You each play a master painter with a team of Apprentices whose task is to help restore the Cathedral and its Alter. Having not played board games all that long I can not comment on whether the mechanics in this game are anything new but they are certainly used well and fit right into the central theme of the game. There is plenty of things to think about on your turn and various actions you can take. The turn order for actions is determined by the players choosing what time to wake up, this selection is done in reverse order of the Scoring track (random on the first turn). This effects the mood of your workers and the cost of your paint in the market. Going first gets you the most choice but costs more, going last is cheaper but you only get to chose from whatever the other players leave. You start with 5 apprentices but if their mood is really bad you will lose one but if they are really happy you gain an extra one. Each action you can take you can allocate up to 3 apprentices to perform it, so you have to decide carefully what actions you can take this turn and whether you want to do some more than once. During the last turn the actions you can take change so you are able to blend paints and then restore a Cathedral piece this is very important as for most of the game blending paints is done after restoring the Cathedral which makes your choice of paints at the market and paints used to restore Cathedral pieces very important.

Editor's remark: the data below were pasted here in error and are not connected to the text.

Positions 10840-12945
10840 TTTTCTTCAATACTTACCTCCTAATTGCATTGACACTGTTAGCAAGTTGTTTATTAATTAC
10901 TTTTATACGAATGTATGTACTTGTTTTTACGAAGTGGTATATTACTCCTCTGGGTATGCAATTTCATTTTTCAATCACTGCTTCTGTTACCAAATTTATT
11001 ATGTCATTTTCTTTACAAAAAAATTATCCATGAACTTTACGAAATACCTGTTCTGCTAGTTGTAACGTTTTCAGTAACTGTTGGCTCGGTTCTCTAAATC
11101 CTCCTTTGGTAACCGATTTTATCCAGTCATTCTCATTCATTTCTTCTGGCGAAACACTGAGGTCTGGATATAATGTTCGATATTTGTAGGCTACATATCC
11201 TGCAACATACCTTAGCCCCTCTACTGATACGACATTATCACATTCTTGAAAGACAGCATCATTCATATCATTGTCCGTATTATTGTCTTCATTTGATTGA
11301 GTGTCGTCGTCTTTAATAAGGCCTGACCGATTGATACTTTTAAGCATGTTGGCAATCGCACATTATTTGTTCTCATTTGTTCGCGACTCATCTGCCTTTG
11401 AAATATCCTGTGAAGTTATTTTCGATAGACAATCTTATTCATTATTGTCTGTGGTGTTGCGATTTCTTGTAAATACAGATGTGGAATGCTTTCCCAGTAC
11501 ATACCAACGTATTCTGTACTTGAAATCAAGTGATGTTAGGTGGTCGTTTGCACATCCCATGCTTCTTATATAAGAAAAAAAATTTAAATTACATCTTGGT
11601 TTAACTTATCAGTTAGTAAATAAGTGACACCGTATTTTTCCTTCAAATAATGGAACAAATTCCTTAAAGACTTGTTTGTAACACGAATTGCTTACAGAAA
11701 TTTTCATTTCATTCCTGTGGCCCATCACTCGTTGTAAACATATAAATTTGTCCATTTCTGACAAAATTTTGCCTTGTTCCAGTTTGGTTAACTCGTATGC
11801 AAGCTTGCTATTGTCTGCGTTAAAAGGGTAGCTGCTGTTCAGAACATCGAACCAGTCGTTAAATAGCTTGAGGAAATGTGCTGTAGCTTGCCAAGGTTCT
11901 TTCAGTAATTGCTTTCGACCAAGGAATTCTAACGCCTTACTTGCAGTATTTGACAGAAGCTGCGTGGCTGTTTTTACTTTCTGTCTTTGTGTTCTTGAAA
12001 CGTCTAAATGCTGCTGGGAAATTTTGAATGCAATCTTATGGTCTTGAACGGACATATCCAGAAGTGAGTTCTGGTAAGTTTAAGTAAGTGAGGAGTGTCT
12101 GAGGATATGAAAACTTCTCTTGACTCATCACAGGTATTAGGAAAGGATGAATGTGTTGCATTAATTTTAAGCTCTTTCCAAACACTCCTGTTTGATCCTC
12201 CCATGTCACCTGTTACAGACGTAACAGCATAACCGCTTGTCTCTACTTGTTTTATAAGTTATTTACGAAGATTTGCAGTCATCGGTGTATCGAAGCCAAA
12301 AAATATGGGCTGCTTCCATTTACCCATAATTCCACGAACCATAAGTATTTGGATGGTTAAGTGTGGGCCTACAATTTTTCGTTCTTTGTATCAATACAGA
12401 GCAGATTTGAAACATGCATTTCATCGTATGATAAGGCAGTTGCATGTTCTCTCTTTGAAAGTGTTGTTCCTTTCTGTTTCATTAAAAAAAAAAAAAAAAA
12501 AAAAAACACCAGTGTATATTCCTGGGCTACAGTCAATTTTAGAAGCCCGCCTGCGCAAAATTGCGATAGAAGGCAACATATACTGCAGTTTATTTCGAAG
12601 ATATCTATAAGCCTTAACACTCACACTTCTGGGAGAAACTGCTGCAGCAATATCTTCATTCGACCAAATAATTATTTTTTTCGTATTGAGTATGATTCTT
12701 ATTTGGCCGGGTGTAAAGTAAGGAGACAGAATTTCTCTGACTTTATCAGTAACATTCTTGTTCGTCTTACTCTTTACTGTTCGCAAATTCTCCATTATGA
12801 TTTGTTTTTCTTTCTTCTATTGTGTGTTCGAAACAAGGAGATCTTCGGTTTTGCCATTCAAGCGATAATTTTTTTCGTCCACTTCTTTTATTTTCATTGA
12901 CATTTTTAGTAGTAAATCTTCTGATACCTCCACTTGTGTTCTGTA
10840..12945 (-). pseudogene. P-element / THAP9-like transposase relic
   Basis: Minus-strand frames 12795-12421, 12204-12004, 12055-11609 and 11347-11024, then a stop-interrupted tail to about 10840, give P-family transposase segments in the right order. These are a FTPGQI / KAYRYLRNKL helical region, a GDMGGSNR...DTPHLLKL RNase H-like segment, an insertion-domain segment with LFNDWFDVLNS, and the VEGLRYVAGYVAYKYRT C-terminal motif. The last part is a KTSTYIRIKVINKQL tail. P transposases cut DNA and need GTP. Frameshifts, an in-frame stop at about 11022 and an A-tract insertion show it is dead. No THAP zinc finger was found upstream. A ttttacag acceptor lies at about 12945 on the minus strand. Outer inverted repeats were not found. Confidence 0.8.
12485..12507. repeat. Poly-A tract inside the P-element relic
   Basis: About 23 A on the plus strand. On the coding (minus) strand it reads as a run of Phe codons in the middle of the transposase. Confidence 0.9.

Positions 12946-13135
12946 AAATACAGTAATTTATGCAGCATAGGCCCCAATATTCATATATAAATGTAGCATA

I really enjoy this game and every game is different with the added benefit that the game comes with 3 expansions right in the box allowing for plenty of tweaking helping to keep the game fresh and exciting. The rules are short (always good) and mostly quite good and well explained. There are a couple of areas where the rules are less than clear and the examples given do not add much to the clarity, that said getting them wrong did not harm the gameplay that much, I read a thread here on forums that helped clarify the rule.

The game plays equally well with 3 players as it does with 4 and the expansions also provide rules for playing this 2 player, though I have not tried these yet. Whilst the rules and mechanics are quite simple to pick up there is a lot of depth here even with the basic game.

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83 of 105 gamers found this helpful
“Artistes, à vos pinceaux!”

Gameplay du jeu en vidéo:

Version abrégée des règles en vidéo:

Fermez les yeux. Imaginez-vous faire un bond en arrière dans le temps de 500 ans! Ouvrez les yeux. Devant vous se dresse une majestueuse cathédrale digne des meilleures architectures de l’époque de la Renaissance. Vous avancez de quelques pas et vous voyez l’évêque qui vous fait signe d’entrer. Il vous fait visiter les lieux, vous pointe la grande fresque ornant le plafond et précise qu’il attend des invités de renom. Il faut absolument redonner à la fresque, visiblement en piètre état, son éclat d’antan! L’évêque vous presse de revêtir votre tablier et de vous armer de votre arsenal de pinceaux et de peintures, car vous ne serez pas le seul peintre à vouloir l’impressionner.

Qu’est-ce donc que ce jeu?